2. ^ "Per Capita Personal Income in Colorado". November 11, 2021. {{cite journal}}: Cite journal requires |journal= (help)
  3. ^ "State Rankings--Statistical Abstract of the United States--Persons Below Poverty Level". Archived from the original on February 13, 2011. Retrieved January 15, 2022.
  4. ^ "U.S. Census website". United States Census Bureau. Retrieved December 23, 2016.
  5. ^ "??" (TXT). Retrieved December 23, 2016.
  6. ^ "Colorado Economy at a Glance". Retrieved December 23, 2016.
  7. ^ "US Census Bureau, State Government Tax Collections Viewable Data". Retrieved December 23, 2016.
  8. ^ "Archived copy". Archived from the original on August 23, 2011. Retrieved 2011-10-10.{{cite web}}: CS1 maint: archived copy as title (link)
  9. ^ "Personal Income by County and Metropolitan Area, 2019" (PDF). Bureau of Economic Analysis. Retrieved January 24, 2021.
  10. ^ "2021 STATE AGRICULTURE OVERVIEW". USDA/NASS. Retrieved June 7, 2022.
  11. ^ "Beef Production By State". Retrieved June 7, 2022.
  12. ^ Ramos, Elliot. "Recreational marijuana sales showered states with cash in 2021". NBC. Retrieved June 7, 2022.
  13. ^ a b "Aerospace in Boulder". Boulder Economic Council. Retrieved June 7, 2022.
  14. ^ "Tourism Pays". Denver. Retrieved September 20, 2023.
  15. ^ "Climax Molybdenum Mine". coloradoencyclopedia. Retrieved September 20, 2023.
  16. ^ "Colorado Food Manufacturing" (PDF). choosecolorado. Retrieved September 20, 2023.
  17. ^ Federal employees by state, Governing Magazine, accessed 29 March 2016.
  18. ^ Wilson, James A. (January 1, 1980). "Frontier in the Shadows: Prisons in the Far Southwest 1850-1917". Arizona and the West. 22 (4): 323–342. JSTOR 40168971.
  19. ^ "Taxes in Colorado". Retrieved June 7, 2022.
  20. ^ "Frequently Asked Questions". Denver Gov. Denver Department of Finance. Retrieved June 7, 2022.
  21. ^ a b "Individual Income Tax". Colorado General Assembly. Archived from the original on June 11, 2018. Retrieved July 6, 2021.
  22. ^ "Colorado Taxpayer Bill of Rights, Initiative 1 (1992)". Ballotpedia. Retrieved July 6, 2021.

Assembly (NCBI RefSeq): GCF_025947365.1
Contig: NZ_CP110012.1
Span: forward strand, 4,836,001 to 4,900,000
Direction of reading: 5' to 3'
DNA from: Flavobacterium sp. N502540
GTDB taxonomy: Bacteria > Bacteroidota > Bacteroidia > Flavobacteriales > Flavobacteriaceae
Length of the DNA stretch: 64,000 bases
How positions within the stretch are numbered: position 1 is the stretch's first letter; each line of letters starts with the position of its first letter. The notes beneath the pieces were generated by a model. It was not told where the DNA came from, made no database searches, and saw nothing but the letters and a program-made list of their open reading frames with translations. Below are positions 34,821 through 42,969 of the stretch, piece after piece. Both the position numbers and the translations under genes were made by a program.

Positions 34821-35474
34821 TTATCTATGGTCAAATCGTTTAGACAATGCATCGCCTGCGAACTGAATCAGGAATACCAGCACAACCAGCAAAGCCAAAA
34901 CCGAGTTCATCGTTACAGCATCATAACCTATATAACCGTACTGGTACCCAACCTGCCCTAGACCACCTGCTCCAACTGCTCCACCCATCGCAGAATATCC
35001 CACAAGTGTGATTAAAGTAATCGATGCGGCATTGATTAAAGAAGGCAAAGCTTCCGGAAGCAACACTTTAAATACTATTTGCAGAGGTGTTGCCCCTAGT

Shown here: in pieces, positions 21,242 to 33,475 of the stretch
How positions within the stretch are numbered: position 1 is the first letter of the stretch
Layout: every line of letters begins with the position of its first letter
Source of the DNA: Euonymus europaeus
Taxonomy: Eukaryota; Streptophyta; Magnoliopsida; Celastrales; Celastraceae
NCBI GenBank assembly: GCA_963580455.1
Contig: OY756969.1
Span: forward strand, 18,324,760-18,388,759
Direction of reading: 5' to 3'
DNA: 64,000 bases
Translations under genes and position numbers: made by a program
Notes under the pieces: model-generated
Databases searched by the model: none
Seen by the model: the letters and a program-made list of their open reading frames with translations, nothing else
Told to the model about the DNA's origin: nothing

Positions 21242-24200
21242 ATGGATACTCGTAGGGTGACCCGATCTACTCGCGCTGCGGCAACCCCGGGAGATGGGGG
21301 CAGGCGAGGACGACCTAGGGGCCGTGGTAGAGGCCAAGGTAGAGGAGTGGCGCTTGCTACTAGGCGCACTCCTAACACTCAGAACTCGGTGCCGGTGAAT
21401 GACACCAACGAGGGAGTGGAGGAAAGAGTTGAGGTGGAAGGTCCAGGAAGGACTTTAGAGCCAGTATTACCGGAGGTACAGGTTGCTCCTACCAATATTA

23. ^ "Colorado Proposition 116, Decrease Income Tax Rate from 4.63% to 4.55% Initiative (2020)". Ballotpedia. Retrieved July 6, 2021.
  24. ^ "Colorado Amendment 73, Establish Income Tax Brackets and Raise Taxes for Education Initiative (2018)". Ballotpedia. Retrieved July 6, 2021.
  25. ^ a b "Denver History - Short History". Archived from the original on June 8, 2006. Retrieved 2016-02-27.
  26. ^ "Littleton, CO". Lockheed Martin. August 25, 2021. Retrieved June 7, 2022.
  27. ^ "Us Food and Ag Industries" (PDF). CO2020 FactSheet. University of Arkansas. Retrieved June 7, 2022.
  28. ^ "Colorado Agriculture Brochure" (PDF). Colorado. Retrieved June 7, 2022.
  29. ^ "Water Uses". Colorado Water. Colorado State University. Retrieved June 7, 2022.
  30. ^ Gesing, Lars. "Colorado farmers receive $196 million in crop subsidies". /University of Colorado News Corps. Retrieved June 7, 2022.
  31. ^ "Colorado - Crop Insurance Keeps America Growing". Crop Insurance In America. Retrieved June 7, 2022.
  32. ^ a b Clark, Moe (December 4, 2019). "Agriculture is part of the climate change problem. Colorado wants farmers' soil to be part of the solution". The Colorado Sun. Retrieved December 27, 2019.
  33. ^ "What Climate Change Means for Colorado" (PDF). United States Environmental Protection Agency. August 2016.
  34. ^ "Industry Overview". Colorado Space Coalition. Retrieved June 7, 2022.
  35. ^ Kohler, Judith. "Pandemic not slowing upward trajectory of Colorado's aerospace industry, the nation's second-largest". DenverPost. Retrieved June 7, 2022.

External links[edit]